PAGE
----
Claudia Poet’s Ideas for Random Acts of Poetry

October is a fairly decent month: the calm before the winter freeze, the color before the bare landscape. It is host to Northern Virginia’s Fall for the Book literary festival and to Random Acts of Poetry Day.

Random Acts of Poetry (RAP) falls on October 4 this year.

Legend has it that RAP Day arose in the early 80s, following a Canadian writer’s scribbles on a restaurant mat. That writer was Anne Herbert.  In the U.S., the writer Dylan Barmmer may have woken up Americans from their slumber. Whatever the origins, RAP Day is a holiday we have all much been waiting to discover.

On this day, the key thing is to commit to surprise people with poetry. (Read a beginner’s guide to poetry here.)

RAP-French-Pin-Poetry.pngFollowing are unexpected spots and ways to find a poem:

1. Library Book
Have you ever found an abandoned bookmark in a book and felt a little wave of discovery? Make that happen for someone else. Write a line from a poem on a sticky note or bookmark, pick a page in a library book, and be done.

Estimated Discovery Point: unknown, it could take years for the book to be opened
TIP: pick a New Arrivals/Hot Pick book for a faster discovery rate

2. Bathroom Stall
Leave a poem on a bathroom stall, where a stranger won’t have much of a choice but to read it! Be bold, make it a long poem.

Estimated Discovery Point: within hours.
TIP: Print out or write on colorful paper.

3. Bus or Metro Newspaper
Write fortune-cookie size poems and leave them inside newspapers. Imagine the surprise on strangers’ faces when they realize the day’s news has a poem.

Estimated Discovery Point: within hours.
TIP: use tape so that the poem doesn’t get lost.

4. Hashtag Poem
Ever wonder if people are reading your hashtags? Chances are they at least sneaking a glance. Surprise them with #onelonghashtagpoem.

Estimated Discovery Point: within minutes of post.
TIP: choose a mundane photo. Use #Raopoetryday or #RAPDay2017

5. Balloon
Write “POETRY” in big letters on a balloon, leaving room for a short poem. Release it into the air. Repeat.

Estimated Discovery Point: unlikely.
TIP: take a picture. Throw a party.

Want more ideas? Check out TS Poetry’s idea booklet.

Questions? Thoughts? Send me a poem? Follow me on Instagram, @Claudiapoet or Twitter, @Claudiadocumented

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1,000 miles: step 83

Firstpublication

Issue 15 of Canadian magazine, Poetry is Dead

It’s been difficult to separate my personal life from the political world.

Every morning on my way to work, I’ve made it a habit to search for news articles about the future of TPS (Temporary Protected Status). I’ve been sharing these articles on social media and with friends.

Most of the time, I feel like I am speaking into a vacuum, as if no one is listening and no one is caring.

I have to remind myself that people have lives, and on a given day, one thing or another has more priority.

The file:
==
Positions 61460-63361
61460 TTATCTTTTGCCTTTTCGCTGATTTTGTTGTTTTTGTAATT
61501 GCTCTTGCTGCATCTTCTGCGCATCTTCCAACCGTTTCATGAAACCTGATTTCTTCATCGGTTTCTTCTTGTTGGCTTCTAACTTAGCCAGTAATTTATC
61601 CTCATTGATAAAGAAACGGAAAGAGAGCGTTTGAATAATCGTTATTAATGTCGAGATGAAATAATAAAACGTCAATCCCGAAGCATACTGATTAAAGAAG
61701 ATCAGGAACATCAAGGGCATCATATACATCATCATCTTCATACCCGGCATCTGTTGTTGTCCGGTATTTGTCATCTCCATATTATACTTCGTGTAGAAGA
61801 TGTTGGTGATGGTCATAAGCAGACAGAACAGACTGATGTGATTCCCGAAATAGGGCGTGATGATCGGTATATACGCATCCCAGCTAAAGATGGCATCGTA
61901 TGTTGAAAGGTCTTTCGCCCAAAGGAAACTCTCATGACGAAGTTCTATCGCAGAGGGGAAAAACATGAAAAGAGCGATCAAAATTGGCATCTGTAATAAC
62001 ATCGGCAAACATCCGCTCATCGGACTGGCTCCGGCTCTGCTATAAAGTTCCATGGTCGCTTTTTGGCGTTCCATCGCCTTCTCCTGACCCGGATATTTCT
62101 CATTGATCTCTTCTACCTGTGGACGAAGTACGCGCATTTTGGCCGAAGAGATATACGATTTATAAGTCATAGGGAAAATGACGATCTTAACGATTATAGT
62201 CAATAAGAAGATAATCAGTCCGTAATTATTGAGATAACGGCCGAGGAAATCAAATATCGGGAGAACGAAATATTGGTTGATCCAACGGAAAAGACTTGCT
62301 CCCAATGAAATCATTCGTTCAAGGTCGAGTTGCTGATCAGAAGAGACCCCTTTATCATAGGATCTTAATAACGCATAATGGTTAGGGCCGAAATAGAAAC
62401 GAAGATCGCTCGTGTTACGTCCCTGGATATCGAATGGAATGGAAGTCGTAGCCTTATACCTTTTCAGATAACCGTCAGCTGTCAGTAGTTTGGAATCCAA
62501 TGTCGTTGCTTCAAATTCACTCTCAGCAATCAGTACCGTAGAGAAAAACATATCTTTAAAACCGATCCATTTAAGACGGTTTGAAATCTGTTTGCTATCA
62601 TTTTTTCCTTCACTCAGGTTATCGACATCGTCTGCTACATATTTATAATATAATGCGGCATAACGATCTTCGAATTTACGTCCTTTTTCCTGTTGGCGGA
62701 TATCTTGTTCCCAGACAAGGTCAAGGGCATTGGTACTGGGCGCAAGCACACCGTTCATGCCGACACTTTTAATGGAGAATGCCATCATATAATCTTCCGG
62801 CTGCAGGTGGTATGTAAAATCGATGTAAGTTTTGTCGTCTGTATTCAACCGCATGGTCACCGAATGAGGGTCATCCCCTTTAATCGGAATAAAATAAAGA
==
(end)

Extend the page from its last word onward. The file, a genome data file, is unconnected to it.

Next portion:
Some friends do check up on me, and I am as always, grateful. I do have a hard time expressing myself when it comes to the question, how am doing? My first instinct is to push people away because I am obviously not doing well–how could I when my future, life as I know it is on the line? I want to pull some kind of tantrum; of course, I don’t. All I want out of friends and allies is that, friends and allies, people to be there for me.

Time is better spent than lingering over the uncertain future.

Though, if you, reader, are interested in supporting immigrants, you should. The most important thing is to show up, speak out.

I am lucky to live in Northern Virginia and near Washington, D.C. Life still goes on. Over the past few summer months, I have become a festival go-er. Street festivals and book festivals are all fair game. The National Book Festival earlier this September was my favorite. I spent most of the time in the ground floor chasing childhood nostalgia.

Fall for the Book, a literary festival sponsored by my alma mater, George Mason, is coming up in October. I have a line up of poetry events on my itinerary.

I’ve been getting around metro and bus, with the occasional car coordination.  This past weekend, I worked on a poetry project with a friend and poet. It is a poem that speaks about our shared experience with learning the English language. When I first proposed the project, I had no idea what to expect, though I tried hard to keep organized.

I can’t wait to share the poem with the world. Collaboration is fun and challenging; it fosters understanding of the self.

There are no poetry publication news other that in August, my copy of Poetry Is Dead finally arrived. My poem, “Losing words,” selected for publication since late last year, is now being read in one corner of the world.

My inbox is otherwise filled with rejections from poetry magazines. To name a few: American Poetry Review, Meridian, and 2River. I’d like to say the sting of rejection eases with each rejection but that isn’t the case. Rejection makes you question the worth of your art. Rejection can make you angry. Rejection simply hurts. I am grateful for the summer campaign I ran, as through the funds raised, I have felt brave and supported.

I hope to find my poems small homes and my poetry larger homes through the forms of a chapbook or a poetry book. I am trying, so, so hard.

With everything that is going on, all I can do right now is fight on.

A Beginner’s Guide to Poetry, 21st Century Edition

My college professors, as is expected, knew their stuff. They had areas of specialties, and in the English department, this meant people and time periods. I expanded my knowledge of poetry and poets by taking classes like “Forms of Poetry,” “African American Poetry,” and “Recent American Poetry.” I haven’t become an expert in poetry–that’s not what my English degree means. Instead, I know more about things I don’t know.